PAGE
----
Visceral leishmaniasis is known to prevail in undetermined magnitude in the various localities of Ethiopia. In the area where the epidemiology of VL has been soundly established, the disease is considered to be alarming, contributing to about a third of the crude mortality rate in the absence of provision for early diagnosis and treatment .
The result of our study showed that most of the respondents (87.4%) have heard about kala-azar and 89.4% of them were knowledgeable. This result is lower than that from a study conducted in East Africa (Kenya and Uganda) where 95% participants have heard of kala-azar . The variability between studies might be due to a lack of community health education, community awareness, socioeconomic status of the different areas, and the fact that kala-azar is a recently established disease in the Libo Kemkem district.
The fact that kala-azar is an infectious disease and can be transmitted from one person to another person was known by 60.1% of the respondent, whereas 23.4% of the respondents didn’t know its infectiousness, and 86.4% knew that a complete cure of the disease is possible. Sixty eight percent of the participants said that the causative agent of the disease was transmitted through sand fly bite and 14.4% of the respondents didn’t know about the mode of transmission. This result is higher than that found in Sudan  where only 6% indicated that the disease is transmitted by sand fly bite. This might be due to the disease outbreak in 2005 which helped the community to get more information and educational status different between the two areas.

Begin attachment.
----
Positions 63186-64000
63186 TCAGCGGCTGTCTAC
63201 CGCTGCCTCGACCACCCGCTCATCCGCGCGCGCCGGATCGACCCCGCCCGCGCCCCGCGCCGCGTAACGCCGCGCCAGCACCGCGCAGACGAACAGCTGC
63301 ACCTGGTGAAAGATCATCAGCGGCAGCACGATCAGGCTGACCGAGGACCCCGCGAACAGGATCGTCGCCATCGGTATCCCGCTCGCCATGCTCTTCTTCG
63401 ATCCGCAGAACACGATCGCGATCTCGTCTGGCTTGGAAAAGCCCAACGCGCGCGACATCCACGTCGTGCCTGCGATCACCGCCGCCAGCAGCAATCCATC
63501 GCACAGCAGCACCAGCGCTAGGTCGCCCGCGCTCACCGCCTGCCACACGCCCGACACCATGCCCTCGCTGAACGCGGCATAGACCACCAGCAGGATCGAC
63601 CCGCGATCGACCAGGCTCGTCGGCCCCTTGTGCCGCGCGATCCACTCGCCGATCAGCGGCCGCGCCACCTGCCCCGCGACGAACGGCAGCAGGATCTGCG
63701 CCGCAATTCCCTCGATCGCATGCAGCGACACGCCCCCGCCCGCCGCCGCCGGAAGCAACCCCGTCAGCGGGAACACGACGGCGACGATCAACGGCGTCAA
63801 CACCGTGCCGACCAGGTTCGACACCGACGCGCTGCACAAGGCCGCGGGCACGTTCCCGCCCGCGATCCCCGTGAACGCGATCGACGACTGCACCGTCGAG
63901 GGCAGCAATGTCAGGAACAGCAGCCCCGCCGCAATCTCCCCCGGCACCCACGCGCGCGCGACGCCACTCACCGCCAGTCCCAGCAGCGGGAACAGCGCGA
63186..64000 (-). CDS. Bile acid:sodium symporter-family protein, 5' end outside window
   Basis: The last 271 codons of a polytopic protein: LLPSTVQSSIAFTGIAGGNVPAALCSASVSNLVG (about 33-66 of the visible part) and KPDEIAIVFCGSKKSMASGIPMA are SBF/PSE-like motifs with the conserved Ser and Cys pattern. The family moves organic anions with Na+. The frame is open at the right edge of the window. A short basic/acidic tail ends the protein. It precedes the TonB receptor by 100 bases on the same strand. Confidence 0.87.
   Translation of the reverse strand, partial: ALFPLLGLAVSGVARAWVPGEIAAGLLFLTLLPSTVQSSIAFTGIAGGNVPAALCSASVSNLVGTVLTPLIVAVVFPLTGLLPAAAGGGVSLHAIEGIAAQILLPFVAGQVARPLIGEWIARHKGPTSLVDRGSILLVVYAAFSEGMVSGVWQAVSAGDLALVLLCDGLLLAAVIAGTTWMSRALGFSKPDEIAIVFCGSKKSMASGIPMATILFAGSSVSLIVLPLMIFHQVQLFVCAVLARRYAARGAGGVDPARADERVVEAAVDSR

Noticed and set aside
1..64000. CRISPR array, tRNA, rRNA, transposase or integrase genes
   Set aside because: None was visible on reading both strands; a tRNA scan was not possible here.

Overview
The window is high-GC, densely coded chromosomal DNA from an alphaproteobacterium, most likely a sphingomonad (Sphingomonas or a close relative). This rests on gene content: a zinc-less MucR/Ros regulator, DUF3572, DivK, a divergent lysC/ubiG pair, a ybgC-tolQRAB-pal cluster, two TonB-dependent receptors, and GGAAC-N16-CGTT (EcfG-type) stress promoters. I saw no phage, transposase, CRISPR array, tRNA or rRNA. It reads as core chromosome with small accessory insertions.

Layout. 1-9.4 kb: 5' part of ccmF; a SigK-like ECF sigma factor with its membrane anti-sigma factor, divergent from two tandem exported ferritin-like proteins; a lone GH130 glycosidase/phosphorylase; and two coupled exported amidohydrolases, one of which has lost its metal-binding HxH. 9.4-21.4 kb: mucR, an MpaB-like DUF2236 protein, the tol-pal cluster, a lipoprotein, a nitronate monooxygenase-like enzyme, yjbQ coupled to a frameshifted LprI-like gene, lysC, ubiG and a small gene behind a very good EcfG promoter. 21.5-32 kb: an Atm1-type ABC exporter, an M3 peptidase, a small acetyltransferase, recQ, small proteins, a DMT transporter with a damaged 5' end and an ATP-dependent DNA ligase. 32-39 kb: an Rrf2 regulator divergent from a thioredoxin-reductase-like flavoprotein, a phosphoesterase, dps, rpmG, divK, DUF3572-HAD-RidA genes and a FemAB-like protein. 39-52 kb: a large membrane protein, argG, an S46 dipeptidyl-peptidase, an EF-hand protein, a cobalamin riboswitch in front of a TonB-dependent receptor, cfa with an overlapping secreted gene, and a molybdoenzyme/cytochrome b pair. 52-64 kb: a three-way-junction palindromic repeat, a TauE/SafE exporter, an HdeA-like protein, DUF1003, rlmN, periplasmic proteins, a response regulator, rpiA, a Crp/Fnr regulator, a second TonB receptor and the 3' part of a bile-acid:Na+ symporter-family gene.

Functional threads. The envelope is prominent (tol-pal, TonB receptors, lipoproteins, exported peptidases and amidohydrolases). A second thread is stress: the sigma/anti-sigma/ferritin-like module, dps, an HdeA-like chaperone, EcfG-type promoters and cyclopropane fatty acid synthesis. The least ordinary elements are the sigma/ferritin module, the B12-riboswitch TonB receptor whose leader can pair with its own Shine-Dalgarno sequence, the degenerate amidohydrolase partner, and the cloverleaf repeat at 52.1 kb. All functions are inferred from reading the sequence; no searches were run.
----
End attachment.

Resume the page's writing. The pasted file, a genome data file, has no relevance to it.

Seventeen percent of the respondents had no idea of the sign and symptoms of the disease. This is similar to a study conducted in rural areas of Bihar state India (16.1%) . More than half of the respondents (62%) in our study knew at least more than one sign and symptoms of the disease. The majority of the participants (96.7%) knew that if the disease is left untreated the outcome will be death, and only 0.7% of the respondents said that the outcome will be self cure. People’s knowledge about the outcome of the disease is high; this might be due to an increased attention towards leishmaniasis in Addis Zemen health center after the outbreak in 2005 and/or role of health extensions in teaching the community currently.
More than three forth of the respondents (81.2%) said that preventability of the disease is possible, only 5.3% of the respondents said that the disease couldn’t be prevented and the rest (13.5%) didn’t know whether it could be prevented or not. People’s knowledge about the preventability of the disease is high. This might be due to the fact that as people knows about the preventability of malaria (the fact that both are vector-borne diseases), they would conclude that leishmaniasis can also be prevented.